The Department of Justice’s Office on Violence Against Women quietly made changes to its definition of domestic violence last April. Under the Trump Administration, it has rolled back far-reaching rules instituted by the Obama Administration that were vetted by domestic violence experts. The new approach defines domestic violence primarily as a criminal concern, either as a felony or as a misdemeanor that involves physical assault or sexual violence. The individual charged can be a spouse, person living under the same roof, intimate partner or someone with whom the victim shares children. The charges can apply to either an adult or a minor.
A black and white definition
Analysts assert that this change reflects the Trump Administration’s overarching “law and order” stance on criminal activity. Advocates claim that this change provides stronger legal protection to the accused, but also removes grey areas of the old definition that included such patterns of qualifying behaviors as:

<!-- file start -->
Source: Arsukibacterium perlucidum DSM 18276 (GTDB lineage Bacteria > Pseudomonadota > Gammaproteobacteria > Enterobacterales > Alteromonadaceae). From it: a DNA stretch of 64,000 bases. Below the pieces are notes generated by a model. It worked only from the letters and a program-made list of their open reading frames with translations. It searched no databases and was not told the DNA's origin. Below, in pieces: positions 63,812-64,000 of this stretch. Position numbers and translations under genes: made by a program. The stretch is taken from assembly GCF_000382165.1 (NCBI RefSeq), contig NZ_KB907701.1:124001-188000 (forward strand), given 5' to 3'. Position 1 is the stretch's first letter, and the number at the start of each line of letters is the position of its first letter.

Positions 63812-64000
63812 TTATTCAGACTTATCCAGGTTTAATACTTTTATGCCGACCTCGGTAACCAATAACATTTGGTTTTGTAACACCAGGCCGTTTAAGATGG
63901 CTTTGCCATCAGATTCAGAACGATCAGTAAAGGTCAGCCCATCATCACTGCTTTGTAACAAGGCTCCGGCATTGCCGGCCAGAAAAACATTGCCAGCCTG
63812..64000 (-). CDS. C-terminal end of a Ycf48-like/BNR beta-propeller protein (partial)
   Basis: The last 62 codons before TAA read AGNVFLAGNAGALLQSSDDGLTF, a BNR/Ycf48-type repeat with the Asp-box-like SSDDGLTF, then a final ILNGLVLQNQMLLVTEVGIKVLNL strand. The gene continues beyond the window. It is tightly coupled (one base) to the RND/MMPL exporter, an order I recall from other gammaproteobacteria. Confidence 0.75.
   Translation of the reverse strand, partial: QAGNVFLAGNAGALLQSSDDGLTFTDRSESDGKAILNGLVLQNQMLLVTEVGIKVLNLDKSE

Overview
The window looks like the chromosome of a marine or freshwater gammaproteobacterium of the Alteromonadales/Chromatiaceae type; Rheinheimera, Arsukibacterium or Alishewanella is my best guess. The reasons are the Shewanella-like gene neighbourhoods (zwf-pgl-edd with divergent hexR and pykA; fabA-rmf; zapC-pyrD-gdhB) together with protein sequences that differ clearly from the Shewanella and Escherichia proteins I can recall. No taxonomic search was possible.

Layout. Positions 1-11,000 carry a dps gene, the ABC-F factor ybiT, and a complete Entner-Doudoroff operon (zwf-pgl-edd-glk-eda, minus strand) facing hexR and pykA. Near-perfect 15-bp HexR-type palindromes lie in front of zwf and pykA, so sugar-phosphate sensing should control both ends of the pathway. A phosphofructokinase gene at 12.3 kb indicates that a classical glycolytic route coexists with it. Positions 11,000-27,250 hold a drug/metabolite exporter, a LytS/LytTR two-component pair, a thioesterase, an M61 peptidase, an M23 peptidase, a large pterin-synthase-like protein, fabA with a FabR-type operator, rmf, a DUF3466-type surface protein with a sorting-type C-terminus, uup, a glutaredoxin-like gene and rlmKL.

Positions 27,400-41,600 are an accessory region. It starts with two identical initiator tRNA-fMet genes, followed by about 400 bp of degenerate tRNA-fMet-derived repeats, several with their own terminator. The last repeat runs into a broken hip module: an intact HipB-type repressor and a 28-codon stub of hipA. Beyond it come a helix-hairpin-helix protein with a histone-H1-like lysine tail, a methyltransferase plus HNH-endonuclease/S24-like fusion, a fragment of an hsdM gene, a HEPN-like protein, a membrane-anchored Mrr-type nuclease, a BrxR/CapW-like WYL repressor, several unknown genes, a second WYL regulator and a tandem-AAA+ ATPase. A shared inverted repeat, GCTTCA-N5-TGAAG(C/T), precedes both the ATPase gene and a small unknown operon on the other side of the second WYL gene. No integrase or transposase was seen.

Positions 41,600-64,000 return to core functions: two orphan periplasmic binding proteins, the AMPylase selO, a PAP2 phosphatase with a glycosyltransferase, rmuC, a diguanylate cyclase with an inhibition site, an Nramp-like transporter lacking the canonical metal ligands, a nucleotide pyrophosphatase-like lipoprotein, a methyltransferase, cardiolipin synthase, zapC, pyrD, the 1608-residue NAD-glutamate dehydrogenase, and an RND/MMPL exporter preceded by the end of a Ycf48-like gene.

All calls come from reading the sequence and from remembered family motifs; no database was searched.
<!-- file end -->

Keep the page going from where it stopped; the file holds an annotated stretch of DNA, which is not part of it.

- Actions that are deemed deliberately hurtful
- Exercising a dynamic of control or power
- Varying psychological abuses
- Economic abuse of spouse or children
Convictions may go up
Critics and domestic violence experts have been quick to condemn these changes, but the new definition likely means a higher rate of conviction of those who meet the criteria of the definition.
It will be more important than ever for victims to seek domestic violence counseling as well as legal protection. Not only can a knowledgeable attorney provide victims of violence help with filing restraining orders, they can help ensure that individual’s and their children’s rights are protected in court.